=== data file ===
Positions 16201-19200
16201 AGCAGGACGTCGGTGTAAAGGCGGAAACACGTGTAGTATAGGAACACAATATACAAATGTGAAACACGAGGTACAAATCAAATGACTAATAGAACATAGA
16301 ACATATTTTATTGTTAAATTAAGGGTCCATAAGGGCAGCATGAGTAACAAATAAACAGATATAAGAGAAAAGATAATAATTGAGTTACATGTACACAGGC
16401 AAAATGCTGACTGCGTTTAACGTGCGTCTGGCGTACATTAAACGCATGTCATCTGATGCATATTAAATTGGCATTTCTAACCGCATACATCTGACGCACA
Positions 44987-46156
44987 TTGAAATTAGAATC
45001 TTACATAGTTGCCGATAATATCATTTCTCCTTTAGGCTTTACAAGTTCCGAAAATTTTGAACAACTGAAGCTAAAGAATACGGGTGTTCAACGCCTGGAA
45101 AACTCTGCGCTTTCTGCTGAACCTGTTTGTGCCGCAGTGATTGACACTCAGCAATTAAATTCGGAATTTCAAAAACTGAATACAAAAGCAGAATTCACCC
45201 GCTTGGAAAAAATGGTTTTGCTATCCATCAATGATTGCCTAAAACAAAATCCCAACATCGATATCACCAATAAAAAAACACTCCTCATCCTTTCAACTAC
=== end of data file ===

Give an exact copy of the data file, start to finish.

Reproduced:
Positions 16201-19200
16201 AGCAGGACGTCGGTGTAAAGGCGGAAACACGTGTAGTATAGGAACACAATATACAAATGTGAAACACGAGGTACAAATCAAATGACTAATAGAACATAGA
16301 ACATATTTTATTGTTAAATTAAGGGTCCATAAGGGCAGCATGAGTAACAAATAAACAGATATAAGAGAAAAGATAATAATTGAGTTACATGTACACAGGC
16401 AAAATGCTGACTGCGTTTAACGTGCGTCTGGCGTACATTAAACGCATGTCATCTGATGCATATTAAATTGGCATTTCTAACCGCATACATCTGACGCACA
Positions 44987-46156
44987 TTGAAATTAGAATC
45001 TTACATAGTTGCCGATAATATCATTTCTCCTTTAGGCTTTACAAGTTCCGAAAATTTTGAACAACTGAAGCTAAAGAATACGGGTGTTCAACGCCTGGAA
45101 AACTCTGCGCTTTCTGCTGAACCTGTTTGTGCCGCAGTGATTGACACTCAGCAATTAAATTCGGAATTTCAAAAACTGAATACAAAAGCAGAATTCACCC
45201 GCTTGGAAAAAATGGTTTTGCTATCCATCAATGATTGCCTAAAACAAAATCCCAACATCGATATCACCAATAAAAAAACACTCCTCATCCTTTCAACTAC